Money is power. Living Local helps ensure that economic power stays here to the greatest extent possible, sustaining vibrant, livable communities and healthy ecosystems in the process.
Local First Milwaukee is a member network of BALLE, the Business Alliance for Local Living Economies. BALLE represents 80 communities in 30 US states and Canadian provinces. BALLE brings together independent business leaders, economic development professionals, government officials, social innovators and community leaders to build local living economies.
THE GUIDING PRINCIPLES OF LIVING LOCAL
When we buy locally produced food, products and services, put our capital to work through local investments and support local arts and independent media, we improve the health of the environment, strengthen community and contribute to a functional democracy.
When we build the entrepreneurial capacity to produce basic needs like food, water and energy as close to home as possible, we increase personal, community and regional security.
A fair and equitable distribution of resources is critical to the quality of life we seek. This occurs when people have meaningful, living wage jobs, opportunities for broad-based business ownership, fair trade practices and living returns from capital.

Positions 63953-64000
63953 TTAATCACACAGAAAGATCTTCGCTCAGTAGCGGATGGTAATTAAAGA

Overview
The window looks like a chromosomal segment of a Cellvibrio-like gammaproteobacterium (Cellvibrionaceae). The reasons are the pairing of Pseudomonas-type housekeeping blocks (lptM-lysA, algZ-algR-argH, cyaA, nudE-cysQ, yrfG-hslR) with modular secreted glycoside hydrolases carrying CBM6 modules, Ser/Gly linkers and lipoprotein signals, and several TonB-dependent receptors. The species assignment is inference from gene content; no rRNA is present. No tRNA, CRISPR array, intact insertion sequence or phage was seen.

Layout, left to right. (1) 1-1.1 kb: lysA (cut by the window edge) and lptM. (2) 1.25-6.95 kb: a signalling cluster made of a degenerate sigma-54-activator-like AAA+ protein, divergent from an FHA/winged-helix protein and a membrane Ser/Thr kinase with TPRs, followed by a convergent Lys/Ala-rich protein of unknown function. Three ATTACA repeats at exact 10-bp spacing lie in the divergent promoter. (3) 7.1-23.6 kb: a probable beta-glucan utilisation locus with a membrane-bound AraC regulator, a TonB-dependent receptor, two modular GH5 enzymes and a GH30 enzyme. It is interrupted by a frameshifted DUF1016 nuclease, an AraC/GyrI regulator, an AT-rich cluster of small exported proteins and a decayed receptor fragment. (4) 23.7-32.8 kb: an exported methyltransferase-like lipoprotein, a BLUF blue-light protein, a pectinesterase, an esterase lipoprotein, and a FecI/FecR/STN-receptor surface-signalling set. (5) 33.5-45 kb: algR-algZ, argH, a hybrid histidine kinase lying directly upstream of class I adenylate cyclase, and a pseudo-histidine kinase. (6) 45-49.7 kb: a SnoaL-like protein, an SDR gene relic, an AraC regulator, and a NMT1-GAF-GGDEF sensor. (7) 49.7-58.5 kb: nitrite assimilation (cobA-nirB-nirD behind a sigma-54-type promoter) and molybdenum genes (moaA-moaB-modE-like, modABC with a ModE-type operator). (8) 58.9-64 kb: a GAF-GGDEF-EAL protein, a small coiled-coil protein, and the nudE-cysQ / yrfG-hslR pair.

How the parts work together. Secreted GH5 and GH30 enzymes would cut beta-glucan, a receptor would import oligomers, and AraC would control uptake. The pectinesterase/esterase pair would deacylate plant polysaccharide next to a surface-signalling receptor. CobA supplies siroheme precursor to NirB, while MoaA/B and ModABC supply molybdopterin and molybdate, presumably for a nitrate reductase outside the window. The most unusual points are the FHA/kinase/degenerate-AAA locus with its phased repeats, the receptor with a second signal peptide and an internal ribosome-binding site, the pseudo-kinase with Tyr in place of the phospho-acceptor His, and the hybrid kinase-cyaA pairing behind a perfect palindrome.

Local economic exchange connects producers with consumers, investors with entrepreneurs and lenders with borrowers, all of which builds community. Community life creates a sense of place and belonging that promotes security and happiness. Collaboration, cooperation and fair trade between communities create a human-scale architecture for a sustainable global society.
Integrating our activities with natural systems creates real and lasting prosperity. Each decision we make affects the vitality of our ecosystem the health of all species and the availability of the resources which support life.
We should celebrate and nurture the natural diversity of the human family, ecosystems and economies. Diversity increases resilience, propels innovation, cultivates peace and fosters beauty and joy.
We ought to measure success by the things that really matter to us –knowledge, creativity, relationships, health, consciousness and happiness –rather than continuous material growth. So we employ business metrics that support this philosophy, such as living wages, living returns and the triple bottom line.